And then, further de-romanticizing our already-unconventional protagonist, Quinn and his girlfriend argue over the fact that, on many occasions, he has gotten drunk and hit her. This is a key part of Quinn's character. When in a position of power, he's not just a small time loser, he's dangerous...and mean. We see it in his treatment of his girlfriend, but also in the way Quinn holds the City hostage, and, of course, in his brutal, deliberate act of feeding two criminals to Quetzlcoatl. He brushes off the latter act as self-defense.
Moriarity's Quinn is the glue that holds together Q: The Winged Serpent, and more than that, the very point of the movie. Here's a guy who discovers a man-eating monster, and decides to use that knowledge to better his position in life.
Importantly, Quinn's rather heartless approach to life is pointedly contrasted with the efforts of the ritualistic serial killer, who also uses the lives of others to remake the world in an image he prefers.
Amidst all of this selfish behavior -- a perfect reflection of the young, upwardly mobile values of the early 1980s -- Quetzlcoatl and its just-hatched offspring seem like true innocents. The real "monster" in this monster movie isn't the man-eating beast with razor sharp talons, but the kind of man who would use tragedy and pain to make a personal fortune. There may even be a debate here about human nature. The Q operates by its nature (to kill in order to survive), but what about Quinn? Is he just acting according to human nature, or is he representative of the worst of human nature?
One of my favorite compositions in the film involves a nifty jump scare in which Carradine turns his back on an open window, and the giant serpent lunges in behind him (above). The film's final battle, with police battling Quetzcoatl from perches atop The Chrysler Building, is also strong, and evokes clear memories of King Kong (1933) and the Empire State Building finale. But the monster scenes are largely not the point. This is a movie about what might really happen if a crook discovered a monster, not a movie about a monster's reign of terror.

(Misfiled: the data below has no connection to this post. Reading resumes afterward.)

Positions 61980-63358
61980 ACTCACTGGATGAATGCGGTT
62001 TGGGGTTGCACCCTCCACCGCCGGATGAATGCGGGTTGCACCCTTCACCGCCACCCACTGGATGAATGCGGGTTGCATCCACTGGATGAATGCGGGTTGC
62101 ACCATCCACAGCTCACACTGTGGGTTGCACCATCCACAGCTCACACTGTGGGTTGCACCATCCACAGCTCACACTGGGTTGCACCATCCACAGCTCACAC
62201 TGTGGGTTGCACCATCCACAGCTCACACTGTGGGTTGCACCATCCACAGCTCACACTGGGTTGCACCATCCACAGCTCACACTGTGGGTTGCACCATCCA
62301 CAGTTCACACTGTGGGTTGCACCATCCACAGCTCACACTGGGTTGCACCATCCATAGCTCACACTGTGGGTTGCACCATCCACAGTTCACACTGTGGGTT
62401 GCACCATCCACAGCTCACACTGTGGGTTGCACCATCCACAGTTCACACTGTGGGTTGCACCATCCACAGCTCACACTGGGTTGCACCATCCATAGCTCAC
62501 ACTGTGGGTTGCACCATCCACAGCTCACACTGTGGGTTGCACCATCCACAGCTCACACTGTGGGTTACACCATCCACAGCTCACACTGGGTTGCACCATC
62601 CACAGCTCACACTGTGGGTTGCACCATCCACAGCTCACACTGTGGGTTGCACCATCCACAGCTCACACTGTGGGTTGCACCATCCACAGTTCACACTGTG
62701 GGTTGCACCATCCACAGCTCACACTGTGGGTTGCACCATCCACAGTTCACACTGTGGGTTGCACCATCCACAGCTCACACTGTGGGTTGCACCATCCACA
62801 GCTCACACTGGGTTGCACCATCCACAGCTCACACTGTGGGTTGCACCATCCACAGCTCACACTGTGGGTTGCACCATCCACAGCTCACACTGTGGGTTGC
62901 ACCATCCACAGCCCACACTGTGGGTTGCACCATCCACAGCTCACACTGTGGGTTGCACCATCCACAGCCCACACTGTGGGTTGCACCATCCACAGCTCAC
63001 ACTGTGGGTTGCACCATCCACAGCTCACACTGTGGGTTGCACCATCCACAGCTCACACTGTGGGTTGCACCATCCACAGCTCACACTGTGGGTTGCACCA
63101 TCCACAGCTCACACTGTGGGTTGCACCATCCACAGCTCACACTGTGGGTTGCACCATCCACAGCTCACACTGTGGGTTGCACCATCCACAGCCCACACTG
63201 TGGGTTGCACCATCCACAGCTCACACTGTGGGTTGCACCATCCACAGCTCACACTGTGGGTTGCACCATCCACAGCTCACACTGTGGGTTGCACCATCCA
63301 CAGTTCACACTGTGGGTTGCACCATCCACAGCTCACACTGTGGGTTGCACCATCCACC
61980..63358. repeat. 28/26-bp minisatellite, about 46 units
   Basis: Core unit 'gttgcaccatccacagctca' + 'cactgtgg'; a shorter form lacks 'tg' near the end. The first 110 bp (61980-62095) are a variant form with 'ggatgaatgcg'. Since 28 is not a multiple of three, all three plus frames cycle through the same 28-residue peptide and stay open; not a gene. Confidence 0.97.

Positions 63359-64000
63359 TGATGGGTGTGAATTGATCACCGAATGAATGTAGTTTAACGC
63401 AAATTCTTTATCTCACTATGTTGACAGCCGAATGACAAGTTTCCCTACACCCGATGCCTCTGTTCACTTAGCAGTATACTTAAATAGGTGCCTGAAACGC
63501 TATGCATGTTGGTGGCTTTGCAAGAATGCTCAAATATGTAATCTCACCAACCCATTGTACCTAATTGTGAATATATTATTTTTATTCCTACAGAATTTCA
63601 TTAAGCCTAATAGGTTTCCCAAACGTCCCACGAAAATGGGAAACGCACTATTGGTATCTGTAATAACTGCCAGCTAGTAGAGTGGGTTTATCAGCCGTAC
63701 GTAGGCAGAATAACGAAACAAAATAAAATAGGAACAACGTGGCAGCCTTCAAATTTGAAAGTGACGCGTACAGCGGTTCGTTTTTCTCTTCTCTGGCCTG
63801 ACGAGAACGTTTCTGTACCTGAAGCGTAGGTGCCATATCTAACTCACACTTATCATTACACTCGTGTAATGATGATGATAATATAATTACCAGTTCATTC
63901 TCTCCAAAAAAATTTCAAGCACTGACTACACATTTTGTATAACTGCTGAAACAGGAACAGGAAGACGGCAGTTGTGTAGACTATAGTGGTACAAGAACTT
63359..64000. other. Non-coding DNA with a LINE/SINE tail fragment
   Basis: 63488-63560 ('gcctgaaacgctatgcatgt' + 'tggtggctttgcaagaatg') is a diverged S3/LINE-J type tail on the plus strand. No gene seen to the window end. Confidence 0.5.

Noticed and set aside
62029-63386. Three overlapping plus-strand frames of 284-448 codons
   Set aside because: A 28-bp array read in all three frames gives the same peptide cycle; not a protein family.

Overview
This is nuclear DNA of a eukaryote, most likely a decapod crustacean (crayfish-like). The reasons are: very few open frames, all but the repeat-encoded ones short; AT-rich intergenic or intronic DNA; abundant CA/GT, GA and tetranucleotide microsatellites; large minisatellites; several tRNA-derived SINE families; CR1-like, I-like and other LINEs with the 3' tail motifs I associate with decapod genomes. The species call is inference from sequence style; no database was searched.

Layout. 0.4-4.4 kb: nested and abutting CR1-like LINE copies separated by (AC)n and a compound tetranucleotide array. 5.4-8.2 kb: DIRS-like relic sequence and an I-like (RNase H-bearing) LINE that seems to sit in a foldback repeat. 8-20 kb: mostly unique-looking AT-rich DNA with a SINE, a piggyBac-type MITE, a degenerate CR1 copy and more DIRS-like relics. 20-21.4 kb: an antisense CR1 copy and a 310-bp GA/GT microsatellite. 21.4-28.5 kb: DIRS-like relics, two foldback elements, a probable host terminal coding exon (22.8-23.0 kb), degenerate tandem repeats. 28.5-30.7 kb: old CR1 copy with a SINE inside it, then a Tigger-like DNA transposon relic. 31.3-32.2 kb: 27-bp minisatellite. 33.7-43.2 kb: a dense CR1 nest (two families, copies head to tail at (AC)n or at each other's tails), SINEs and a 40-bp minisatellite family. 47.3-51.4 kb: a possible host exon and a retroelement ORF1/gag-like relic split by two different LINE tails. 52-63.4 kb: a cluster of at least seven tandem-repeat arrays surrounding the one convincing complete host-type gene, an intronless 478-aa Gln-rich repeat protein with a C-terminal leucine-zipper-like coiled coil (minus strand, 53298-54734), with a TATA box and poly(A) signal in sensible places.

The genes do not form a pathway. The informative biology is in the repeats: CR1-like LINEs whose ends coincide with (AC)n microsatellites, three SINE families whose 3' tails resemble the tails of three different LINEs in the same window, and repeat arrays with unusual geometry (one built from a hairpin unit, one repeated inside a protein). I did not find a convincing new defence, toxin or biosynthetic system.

If a monster were attacking New York City, wouldn't you expect to hear people asking questions like: "Did you find that construction worker's head yet?" It may seem silly, but it is appropriate. In short, Q: The Winged Serpent accepts and internalizes its bizarre premise, and that acceptane forges amusing dialogue (especially for David Carradine's character) from that real situation.
It's an equation that, for me, really works well. This is one of those movies that may not seem great in a traditional or conventional sense, but which you just can't take your eyes or ears off of.
More than one critic has also pointed out how the 1998 Godzilla seems to play more closely on aspects of Q: The Winged Serpent than the Gojira mythos. It's an interesting observation, and not entirely without merit.
For instance, both films end on the exact same cliffhanging note: evidence that an unhatched monster -- an egg -- remains even after the final, urban battle with the Mommy Lizard.
But where Godzilla was a colossal, focus-group tested, market-driven blockbuster, Q: The Winged Serpent is a much more intimate and human-scaled film. Again, this approach is just incredibly unconventional in terms of the monster movie sub-genre. When you consider the greats of the form, you begin to detect how the classics play with form and expectations. Such innovation may be done with special effects (King Kong ), a blazing political context (Godzilla: King of Monsters), or a man-on-the-street point-of-view (Cloverfield ).
I'd argue Q: The Winged Serpent belongs on that select monster movie list precisely because it is so odd and so personal, and because it uses the story of a giant serpent almost as background noise for the character study of a memorable creep.
Q: The Winged Serpent flies so close to the sun, it momentarily blinds you.